I will have to say that the dough handled quite nicely.  The dough stretched out easily even though it had not rested at all and maintained itself well through a few tosses.  I'm thinking that these dough conditioners now sorely tempt me - especially if the dough was headed for decorative work where taste doesn't matter.


The pizza was shaped, topped and with the aid, of a piece of parchment paper (which I consider serious cheating) because the dough seemed a bit too flabby to be loaded straight from the peel,  loaded onto my baking stone, and baked.


The taste?


About like you'd expect.  The crust had an odd matte appearance and tasted mostly slightly sweet.  It had a fine crumb with none of those big bubbles I usually find in my pizza crust (both levain and commercial yeast varieties).  Really, though, how could it be otherwise?  We all know that it is the fermentation process that gives us the big holey crumb and this dough didn't ferment except for the time it took me to put the toppings on it.  It wasn't awful - it just wasn't good.  The texture was also somewhat lacking.  The crust was - solid, but not crisp.


The speed with which the whole thing came together also was incompatible with my mise en place.  I'm used to having that rest time between pre-shaping and shaping to get toppings together or make sure my work area has been cleaned.


I also find that I enjoy the whole rhythm of the "fold in the bowl" method of developing the dough to traditional kneading.  I've kneaded a lot of dough in my time and I'm still pretty good at it, but the fold in the bowl method is just so much less effort - less cleanup, too.


So, my opinion?  There's a place in this world for fast, from scratch pizza.  You've got hungry kids yelling for pizza?  This is a great product.  You have a pizza that is easily shaped and you have it in 30 minutes start to finish.  Most kids will love the sweetness in the crust and eat it down.  You want something that reminds you of that trip to Italy?  This is not it.


I am sure that the yeast could be used in different formulas to obtain better results (and there was a review on these pages that liked the yeast and the method very much), but the bottom line for me is that I missed the subtle qualities that good fermentation brings to the party.  I'd rather plan ahead and enjoy my usual crust - or go without.


As I write, my old range is headed out the door and a new one is headed in.  I'm looking at a picture of "my" Marines and frankly getting a bit misty.  But life goes on.  We grow or die.  How fortunate I am to have the memories that I do and a future full of memories to be made.


Happy Baking!

hansjoakim's picture
hansjoakim

Hi all,


After a great laptop-and-internet-free vacation the last couple of weeks, I've now pulled my starter out of its refrigerator retirement and given it a couple of feedings to get it back to its former self. The first couple of loaves I've baked after coming back, have been some pain au levains with toasted seeds. This bread is based on my pain au levain formula with slightly increased whole-flour amount, and roughly 7.5% - 10% toasted seeds. You'll find a copy of the formula here (written for 7.5% toasted seeds).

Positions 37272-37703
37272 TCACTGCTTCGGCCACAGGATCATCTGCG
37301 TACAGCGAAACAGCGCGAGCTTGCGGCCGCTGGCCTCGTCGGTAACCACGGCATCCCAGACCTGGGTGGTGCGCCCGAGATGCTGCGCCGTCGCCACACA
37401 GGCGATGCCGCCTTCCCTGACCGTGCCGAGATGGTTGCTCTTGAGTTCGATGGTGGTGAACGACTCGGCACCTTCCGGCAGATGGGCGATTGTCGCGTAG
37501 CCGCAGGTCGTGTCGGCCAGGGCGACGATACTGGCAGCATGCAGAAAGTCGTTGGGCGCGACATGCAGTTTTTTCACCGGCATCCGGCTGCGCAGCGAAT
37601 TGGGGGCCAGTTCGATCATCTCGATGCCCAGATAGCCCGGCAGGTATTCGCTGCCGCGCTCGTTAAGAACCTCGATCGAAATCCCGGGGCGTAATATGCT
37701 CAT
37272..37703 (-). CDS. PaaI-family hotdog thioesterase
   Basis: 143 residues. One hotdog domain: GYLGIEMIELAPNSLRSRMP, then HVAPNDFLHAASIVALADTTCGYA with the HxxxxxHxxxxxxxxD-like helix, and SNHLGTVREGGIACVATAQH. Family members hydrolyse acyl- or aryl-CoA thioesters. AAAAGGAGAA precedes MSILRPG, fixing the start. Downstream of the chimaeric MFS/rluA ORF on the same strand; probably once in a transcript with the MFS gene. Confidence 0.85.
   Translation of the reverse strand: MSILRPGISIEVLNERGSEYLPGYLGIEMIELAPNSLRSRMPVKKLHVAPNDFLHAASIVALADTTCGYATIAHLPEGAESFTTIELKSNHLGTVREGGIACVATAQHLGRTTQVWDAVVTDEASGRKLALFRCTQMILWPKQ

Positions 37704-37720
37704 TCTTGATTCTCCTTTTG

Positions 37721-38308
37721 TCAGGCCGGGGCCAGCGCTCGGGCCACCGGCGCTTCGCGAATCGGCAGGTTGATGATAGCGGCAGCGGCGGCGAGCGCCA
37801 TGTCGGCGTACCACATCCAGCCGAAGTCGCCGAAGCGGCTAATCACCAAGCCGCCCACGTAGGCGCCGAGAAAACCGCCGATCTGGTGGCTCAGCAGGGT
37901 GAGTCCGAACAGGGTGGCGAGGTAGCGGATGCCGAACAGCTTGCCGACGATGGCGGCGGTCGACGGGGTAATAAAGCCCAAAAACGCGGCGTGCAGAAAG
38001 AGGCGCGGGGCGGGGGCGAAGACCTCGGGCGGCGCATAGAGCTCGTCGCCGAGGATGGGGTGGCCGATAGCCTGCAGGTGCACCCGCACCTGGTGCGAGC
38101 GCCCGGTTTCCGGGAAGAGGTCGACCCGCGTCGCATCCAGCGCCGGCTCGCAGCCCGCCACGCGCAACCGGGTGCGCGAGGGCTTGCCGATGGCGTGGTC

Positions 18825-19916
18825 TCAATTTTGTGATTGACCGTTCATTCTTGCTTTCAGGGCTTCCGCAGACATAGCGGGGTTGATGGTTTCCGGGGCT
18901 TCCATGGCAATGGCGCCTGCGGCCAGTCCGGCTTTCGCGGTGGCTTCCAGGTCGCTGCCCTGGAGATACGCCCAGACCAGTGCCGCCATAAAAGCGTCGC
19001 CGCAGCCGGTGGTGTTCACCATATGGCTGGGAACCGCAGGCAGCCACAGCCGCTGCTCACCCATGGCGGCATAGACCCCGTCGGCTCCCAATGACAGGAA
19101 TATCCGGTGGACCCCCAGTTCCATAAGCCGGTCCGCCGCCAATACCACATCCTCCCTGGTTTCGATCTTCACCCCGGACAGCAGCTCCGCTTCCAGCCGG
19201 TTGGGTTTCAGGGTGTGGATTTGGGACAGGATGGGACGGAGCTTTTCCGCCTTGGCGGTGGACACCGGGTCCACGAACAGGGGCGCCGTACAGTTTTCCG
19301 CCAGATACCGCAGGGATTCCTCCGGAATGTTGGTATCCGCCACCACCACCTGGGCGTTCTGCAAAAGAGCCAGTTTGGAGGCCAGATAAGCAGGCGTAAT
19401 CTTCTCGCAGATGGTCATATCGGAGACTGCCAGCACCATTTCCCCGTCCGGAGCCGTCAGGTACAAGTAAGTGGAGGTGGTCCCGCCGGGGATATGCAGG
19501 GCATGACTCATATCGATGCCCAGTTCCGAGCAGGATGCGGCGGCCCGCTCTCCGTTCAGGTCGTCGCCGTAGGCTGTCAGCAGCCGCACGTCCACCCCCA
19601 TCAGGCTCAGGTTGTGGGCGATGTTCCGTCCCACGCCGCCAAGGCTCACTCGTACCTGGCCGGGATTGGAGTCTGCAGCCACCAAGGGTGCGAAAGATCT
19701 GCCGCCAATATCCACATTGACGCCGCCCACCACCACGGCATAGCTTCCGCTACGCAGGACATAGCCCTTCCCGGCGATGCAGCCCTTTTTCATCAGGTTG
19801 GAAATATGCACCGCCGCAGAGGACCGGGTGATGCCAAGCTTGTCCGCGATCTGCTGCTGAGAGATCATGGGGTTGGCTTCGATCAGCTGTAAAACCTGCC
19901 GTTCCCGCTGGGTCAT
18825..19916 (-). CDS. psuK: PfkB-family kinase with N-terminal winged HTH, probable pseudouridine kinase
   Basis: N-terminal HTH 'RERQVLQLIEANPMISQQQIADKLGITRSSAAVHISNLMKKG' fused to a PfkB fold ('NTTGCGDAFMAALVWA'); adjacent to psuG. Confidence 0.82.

For the loaf pictured below, I used 10% toasted sunflower and pumpkin seeds, and applied some oat bran to the top of the batard after final shaping:


Seeded pain au levain


Here's the crumb:


Seeded pain au levain crumb


The loaf is similar to Hamelman's seeded levain in terms of flavour and crumb. After some bakes and trials, I've found that I prefer adding toasted seeds to the dough directly without soaking them first (for seeds where soaking is not necessary, of course). The flavour is stronger, more nutty, and the crumb turns out more open, at least for me. The crust stays fresh and crunchy for longer due to the lower hydration of these un-soaked seeded levains.


Vacation's been great - I've enjoyed hiking, fishing, cooking and reading at my parents' cabin, and the weather's been pretty decent as well. Some favourite books from this summer include Herta Müller's "Atemschaukel" (haunting), McCarthy's "Blood meridian" (how the west was won and where it got us...terrifying), "Sons and lovers" by D. H. Lawrence and some brilliant novels by Finnish writer Kjell Westö. I miss vacation already so I'll have to put some pastry-things together for my next blog post (comfort food). In the meantime I've got a lot of TFL reading to catch up on...

jonalisa's picture
jonalisa

Today's bread was Dutch Crunch. I had never heard of it before and although I've only been baking bread for about 2 to 3 months now, it was pretty simple. Unfortunately, with a late start, the bread came out of the oven after everyone was in bed. (They went to bed early - not that I bake at ungodly hours). It's such a bummer when you can't have *someone* enjoy your bread as soon as it's ready or at least the same day. Oh well, I enjoyed it immensely...crunchy and slightly sweet crust, soft and fluffy crumb. So good. I used the recipe here: http://www.bakingbarrister.com/2010/06/fun-with-yeast-dutch-crunch-bread.html


Dutch Crunch RollNote: Update: When I stored these overnight in plastic baggies, I found they had lost their crunch. I recommend baking and serving the same day. ~Joan